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How to spot the next big thing? Look backwards.

With the second-hand luxury goods market pegging somewhere between $50-70 billion USD per annum, now is probably a good time to start looking at what’s going to be the next big, second-hand thing, that everyone wants.


I have some first-hand insight in to the second-hand goods market when my Dad went into care a couple of years ago, and I had to sell his extensive collections. They ranged from 1950’s memorabilia; jukeboxes, Roto-fridges and pinball machines, to pushbikes; Colnago’s, Bianchi’s and Masi’s, to motorbikes; Norton’s, Harleys and Ducati’s, to his car collection; all Fords.


(Side note, without even mentioning another stitch about him, you can already get a pretty clear he lived the life of riley).


To be able to list it all accurately to sell, I had to dig into online forums to see where the market was pegging so I could price stuff accordingly. This is where the minutiae of sub-cultures and what they’re collecting really came into focus.


On the surface, the second-hand goods market looks static. Old things go up in price and the rarer the better. But on closer inspection, that’s not quite right.


There are layered trends within every collector’s circle. History, legacy, pop-culture movements, originals pieces, reproductions, and possibly most importantly, demographics, all affect what price the hammer will fall for.


History, legacy and pop-culture are a huge factor in driving trends. Recently, relatively lesser-known brands, like Loro Piana, have been thrust forward onto the world stage because of tv shows like Succession – Kendall’s $1000 USD cashmere baseball cap is now infamous.


Then there’s the originals versus the reproductions. Bibendum Michelin Man memorabilia was easily into the four figures 20 years ago. Since then, either head office or a licensee, has been churning out retro lamps, figurines, ashtrays, etc, flooding the market and dragging the resale prices down.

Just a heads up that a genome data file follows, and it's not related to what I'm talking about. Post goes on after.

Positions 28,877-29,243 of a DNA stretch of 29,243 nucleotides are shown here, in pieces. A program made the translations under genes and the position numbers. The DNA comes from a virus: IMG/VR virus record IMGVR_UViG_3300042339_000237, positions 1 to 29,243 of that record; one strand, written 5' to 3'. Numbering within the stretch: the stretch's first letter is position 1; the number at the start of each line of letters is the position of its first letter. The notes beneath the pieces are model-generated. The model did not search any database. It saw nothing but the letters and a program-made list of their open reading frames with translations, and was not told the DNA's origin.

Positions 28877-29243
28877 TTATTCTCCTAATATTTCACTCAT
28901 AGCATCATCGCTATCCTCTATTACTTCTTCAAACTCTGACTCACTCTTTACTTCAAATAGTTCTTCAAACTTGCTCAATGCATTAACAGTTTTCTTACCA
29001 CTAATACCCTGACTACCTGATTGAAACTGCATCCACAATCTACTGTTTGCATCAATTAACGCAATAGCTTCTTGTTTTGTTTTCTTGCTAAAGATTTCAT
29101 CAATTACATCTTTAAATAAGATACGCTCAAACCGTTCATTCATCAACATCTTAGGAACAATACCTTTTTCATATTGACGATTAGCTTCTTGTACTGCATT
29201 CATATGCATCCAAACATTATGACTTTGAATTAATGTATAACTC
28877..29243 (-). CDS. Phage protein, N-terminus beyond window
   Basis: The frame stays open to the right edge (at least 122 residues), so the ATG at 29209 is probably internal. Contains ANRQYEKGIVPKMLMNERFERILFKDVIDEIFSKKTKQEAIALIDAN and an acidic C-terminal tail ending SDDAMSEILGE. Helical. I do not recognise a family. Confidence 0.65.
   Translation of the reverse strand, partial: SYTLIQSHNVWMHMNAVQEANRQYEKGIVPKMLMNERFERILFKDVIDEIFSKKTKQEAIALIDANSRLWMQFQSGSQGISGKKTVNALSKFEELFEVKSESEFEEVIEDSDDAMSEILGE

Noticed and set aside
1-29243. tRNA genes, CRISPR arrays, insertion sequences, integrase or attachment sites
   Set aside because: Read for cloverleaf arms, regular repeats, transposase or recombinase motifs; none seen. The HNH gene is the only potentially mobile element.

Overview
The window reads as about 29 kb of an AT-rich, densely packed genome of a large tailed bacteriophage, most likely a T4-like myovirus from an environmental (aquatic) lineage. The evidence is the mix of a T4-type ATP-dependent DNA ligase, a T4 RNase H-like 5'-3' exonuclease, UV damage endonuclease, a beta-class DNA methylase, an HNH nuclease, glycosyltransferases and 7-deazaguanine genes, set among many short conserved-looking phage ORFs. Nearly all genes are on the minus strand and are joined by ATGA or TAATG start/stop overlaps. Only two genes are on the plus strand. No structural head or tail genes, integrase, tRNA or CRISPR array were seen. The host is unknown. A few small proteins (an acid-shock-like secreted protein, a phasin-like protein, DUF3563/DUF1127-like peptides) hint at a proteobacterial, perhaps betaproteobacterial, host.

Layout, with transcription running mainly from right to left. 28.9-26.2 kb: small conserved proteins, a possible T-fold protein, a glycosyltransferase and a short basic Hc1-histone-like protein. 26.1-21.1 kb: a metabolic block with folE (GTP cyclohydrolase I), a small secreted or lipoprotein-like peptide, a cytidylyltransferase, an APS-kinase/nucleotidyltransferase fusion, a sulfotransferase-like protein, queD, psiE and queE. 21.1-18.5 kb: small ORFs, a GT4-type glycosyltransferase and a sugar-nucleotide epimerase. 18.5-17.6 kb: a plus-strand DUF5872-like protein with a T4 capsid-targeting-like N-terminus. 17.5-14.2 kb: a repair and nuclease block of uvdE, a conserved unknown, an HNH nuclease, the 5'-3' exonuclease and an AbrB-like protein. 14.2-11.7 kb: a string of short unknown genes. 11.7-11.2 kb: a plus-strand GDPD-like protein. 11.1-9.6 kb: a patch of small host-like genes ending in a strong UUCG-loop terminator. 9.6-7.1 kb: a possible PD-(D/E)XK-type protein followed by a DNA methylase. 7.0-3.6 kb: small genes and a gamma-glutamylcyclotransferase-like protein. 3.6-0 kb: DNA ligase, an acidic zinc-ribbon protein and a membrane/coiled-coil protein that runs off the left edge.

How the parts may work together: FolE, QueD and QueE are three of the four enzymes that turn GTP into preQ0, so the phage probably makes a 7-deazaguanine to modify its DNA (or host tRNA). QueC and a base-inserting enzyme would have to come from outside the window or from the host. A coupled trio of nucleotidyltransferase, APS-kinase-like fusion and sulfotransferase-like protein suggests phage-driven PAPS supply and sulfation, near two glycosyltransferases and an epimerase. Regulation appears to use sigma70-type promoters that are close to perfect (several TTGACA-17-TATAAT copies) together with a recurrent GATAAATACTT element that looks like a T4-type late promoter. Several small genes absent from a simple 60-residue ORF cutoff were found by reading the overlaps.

Demographics though is possibly the best predictor of what’s coming next.


A perfect example is the sub-culture that surrounds the cult-classic Ford XY GT HO Phase III. It’s a blocky, unrefined, gutsy V8, production car that raced and won at Bathurst. Notably it was the world’s fastest four door sedan for decades, but only in a straight line – cornering relied on a combination of drum brakes, and desperation.


In 1971, these cars sold for around $7,000 AUD. Fast forward to the 2000’s and the price hiked upwards of $1million AUD. What drove those prices so high? In short, romance.


To generations past, the Australian car scene had one big racing series, the V8s. Fords versus Holdens, and both production cars were made in Australia. It was a time where you could literally buy what you saw on the track – it was the Australian dream of equality.  


Of course, kids watching the series couldn’t afford that car at the time. But as that generation grew up, got married, had kids and paid-off mortgages, the time (and money) came to tick off a dream – to own THAT car. The GT appeals to a very tight demographic, and within ten years, the flood of buyers to the market drove the prices sky high.


Since then, the prices for those Fords have dropped, because the next generation of car collectors aren’t as entranced by the romance of that racing period. They’ll have their sights set on what was hot when they were impressionable teenagers, and they’re already pushing up the prices of the dream cars of their youth.


Where the car-world has typically been driven by the male shoppers, the luxury goods second-hand market is being driven by a new collector – women. With the increase of pay equity and social media amplifying pop-culture, old and new, this is the era of a new second-hand shopper coming of age and they’re out to buy what was hot when they were teenagers.


Just before the proliferation of the internet exploded everywhere, magazines were The Influencers. As we sat in hair salons, waiting for our foils to bake blonde stripes down our side parts, we would flick through the page of Vogue, Elle and Harper’s Bazaar. We would lust after the prohibitively priced handbags and shoes Creative Directors exquisitely laid out before us.


Fast forward 20 years, and it’s this romantic nostalgia that’s pumping up the popularity everything 90s and 2000s. Pieces worn by The Super Models, handbags by Murakami for Vuitton, anything Alexander McQueen, and Galliano for Dior collections are all hot right now.


So, what’s next in the second-hand fashion market? Taking the three levers into consideration: history, romance and demographics, it takes us to around 2010 when celebrities like Alexa Chung, the Kardashians and Avril Lavigne were all big news. Crosshatch that with what was big in fashion: preppy-meets-hipster, skater-meets-normcore, and it probably a good time to dust off the old Diesel Skinny Jean collection and get it to Sotheby’s.



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